Reclamation: What Sort Of Story Are You Telling?

The goal of climbing big, dangerous mountains should be to attain some sort of spiritual and personal growth, but this won’t happen if you compromise away the entire process.
— Yvon Chouinard

Yvon Chouinard, surfer, conch diver, rock climber, and self proclaimed “dirt bag,” wanted to replicate the pitons he saw some European climbers using in Yosemite Valley.  He bought a second-hand coal-fired forge, learned blacksmithing, and founded the Chouinard Equipment Company.  His book, "Let My People Go Surfing: The Education of a Reluctant Businessman" is a fascinating read on the journey from passion to financial and business success.

Chouinard was also able to quickly resell some rugby shirts he bought in Europe and realized that there was a real need for much more durable clothing for he and his rock-climbing friends.  He bought some industrial canvas and sewed what became known as the “stand up short” that his clothing company, Patagonia, still sells today.  He uses the brand as an activist platform for many of the environmental issues he is passionate about.

He and his good friend Doug Tomkins, founder of North Face Company, have played a crucial role in claiming over 2 million acres of wilderness in Chile and Argentina, by both funding and lobbying to protect the land.  While they are both activists in many forms, both consider this the most significant life work of their efforts.  Their initial journey to Patagonia is beautifully retold through the eyes of young adventurers, seeking to retrace their steps, in the film "180 South."

Recently Chouinard started a movement called “Worn Wear”.  It was launched via a short documentary film, “Worn Wear: A Film About the Stories We Wear.”  They have a website where people post stories about the decades long and sometimes multi-generational relationship with items of Patagonia clothing.  Ironically, the CEO of a clothing company, Patagonia, suggests that your next best clothing purchase might need to be a piece of well made used clothing.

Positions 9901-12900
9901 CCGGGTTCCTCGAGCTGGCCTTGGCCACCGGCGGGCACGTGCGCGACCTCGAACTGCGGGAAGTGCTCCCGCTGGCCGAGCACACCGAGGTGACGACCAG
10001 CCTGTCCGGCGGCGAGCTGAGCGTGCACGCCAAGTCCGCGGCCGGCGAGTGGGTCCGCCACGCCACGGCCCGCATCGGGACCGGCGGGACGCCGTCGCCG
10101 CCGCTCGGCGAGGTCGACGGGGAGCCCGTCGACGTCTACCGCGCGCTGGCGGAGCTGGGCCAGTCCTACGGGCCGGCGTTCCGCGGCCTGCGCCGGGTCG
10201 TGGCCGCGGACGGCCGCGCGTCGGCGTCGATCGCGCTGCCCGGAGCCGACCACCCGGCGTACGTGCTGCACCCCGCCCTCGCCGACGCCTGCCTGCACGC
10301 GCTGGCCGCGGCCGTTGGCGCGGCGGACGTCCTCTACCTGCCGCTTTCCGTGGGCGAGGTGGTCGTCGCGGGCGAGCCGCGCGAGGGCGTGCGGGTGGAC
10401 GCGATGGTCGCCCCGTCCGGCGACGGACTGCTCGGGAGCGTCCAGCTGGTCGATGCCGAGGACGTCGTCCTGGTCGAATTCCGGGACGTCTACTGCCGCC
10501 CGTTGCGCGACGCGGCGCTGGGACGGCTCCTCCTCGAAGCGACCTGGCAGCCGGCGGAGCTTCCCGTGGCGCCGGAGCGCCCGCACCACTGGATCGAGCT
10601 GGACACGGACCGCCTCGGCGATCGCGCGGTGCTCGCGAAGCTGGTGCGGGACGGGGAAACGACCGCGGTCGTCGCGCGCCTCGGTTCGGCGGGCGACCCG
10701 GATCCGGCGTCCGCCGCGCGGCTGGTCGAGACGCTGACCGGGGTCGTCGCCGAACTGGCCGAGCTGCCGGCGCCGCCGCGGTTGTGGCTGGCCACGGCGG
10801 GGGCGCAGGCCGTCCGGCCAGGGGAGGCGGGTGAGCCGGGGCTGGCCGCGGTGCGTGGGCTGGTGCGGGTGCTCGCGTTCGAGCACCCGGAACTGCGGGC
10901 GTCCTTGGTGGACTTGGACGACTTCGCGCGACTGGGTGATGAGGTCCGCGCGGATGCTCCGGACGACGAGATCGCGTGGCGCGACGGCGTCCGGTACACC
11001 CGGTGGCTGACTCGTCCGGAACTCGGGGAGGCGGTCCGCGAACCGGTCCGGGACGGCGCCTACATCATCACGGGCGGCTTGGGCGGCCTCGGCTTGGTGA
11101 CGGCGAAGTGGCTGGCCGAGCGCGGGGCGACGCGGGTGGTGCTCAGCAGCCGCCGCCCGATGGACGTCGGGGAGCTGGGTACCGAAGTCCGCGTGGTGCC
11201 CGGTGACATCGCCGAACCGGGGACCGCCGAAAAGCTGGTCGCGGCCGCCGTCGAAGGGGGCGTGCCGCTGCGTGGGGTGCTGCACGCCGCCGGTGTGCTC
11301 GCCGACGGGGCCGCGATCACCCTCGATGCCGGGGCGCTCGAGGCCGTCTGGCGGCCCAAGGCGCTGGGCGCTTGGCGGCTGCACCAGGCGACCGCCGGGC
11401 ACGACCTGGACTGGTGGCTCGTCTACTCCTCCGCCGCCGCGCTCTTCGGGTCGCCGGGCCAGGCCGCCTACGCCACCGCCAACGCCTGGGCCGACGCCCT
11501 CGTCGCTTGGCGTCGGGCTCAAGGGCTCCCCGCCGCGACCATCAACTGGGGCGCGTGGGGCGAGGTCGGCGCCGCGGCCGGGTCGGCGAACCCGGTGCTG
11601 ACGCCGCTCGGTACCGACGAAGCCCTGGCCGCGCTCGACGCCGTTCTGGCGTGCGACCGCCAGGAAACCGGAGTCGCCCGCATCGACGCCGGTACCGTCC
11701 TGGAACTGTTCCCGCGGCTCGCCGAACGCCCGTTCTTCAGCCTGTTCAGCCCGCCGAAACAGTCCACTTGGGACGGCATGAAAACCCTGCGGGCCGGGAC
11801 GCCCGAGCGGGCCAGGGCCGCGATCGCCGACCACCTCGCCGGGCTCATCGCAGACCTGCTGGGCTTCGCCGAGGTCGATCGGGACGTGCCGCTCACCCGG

Since the launch of “Worn Wear” over a year ago, Patagonia’s financial success and brand recognition has climbed to even greater heights.  Rather than destroy the company by encouraging the reuse of their clothing (as I am sure many suggested) they are more successful than ever.

They have (I believe unwittingly) tapped into something beyond their comprehension; we were all created for restoration.  We were all meant for a journey…

…from things not as they should be to things as they were intended.

…from worn and discarded to specifically and uniquely reused.

They have powerfully connected with a generation that the Church seems to be losing and most businesses I am associated with are terribly frustrated with.  There is a whole generation behind most of us in leadership, that wants their lives to count.  They are searching for purpose and meaning, but in their absence will accept and demand monetary gain and worldly success.  Tapping into that great desire is the key to:

  • Mobilizing our work forces
  • Engaging our client bases
  • Wooing our families to the gospel
  • Restocking the rows of our emptying churches.

My son recently called me from a visit to his in-laws out of state.  He is forming plans for a business with a carpenter that he is apprenticing under.  They will continue to do high-end finish out of homes and also build furniture, largely from reclaimed lumber.  He excitedly talked about how his generation is interested in the reclamation of things discarded, artisan craftsmanship, and even ancient practice of faith.  He believes that telling a compelling story about restoration through the work, will make for great business and the expansion of the Kingdom.

So far he’s used the time-lapse and super slow motion features on his camera phone to produce three videos:

  • His Weimaraner running through the grass
  • The building and staining of a coffee table
  • Reclaiming the wood from a fallen oak tree

He posted the video of the tree coming down on Instagram.  His caption read:

“This live oak, killed off by disease, will become timber to provide security, a bench to rest your feet and a table to fill your belly at.  Talk about restoration…”

If we are going to be the good Kings of the Kingdom that lead our businesses, families, and organizations well, we are going to have to do a better job of telling a compelling story.  Ironically, the story we have to tell is written on the heart of every human being and it is the one they are all desperate to hear.

  • What sort of story are you telling with your life?
  • What sort of story are you telling through your business, organization, or family?
  • Are you clear on your unique vision, values, and purpose that guys like Chouinard and my son seem to so clearly understand?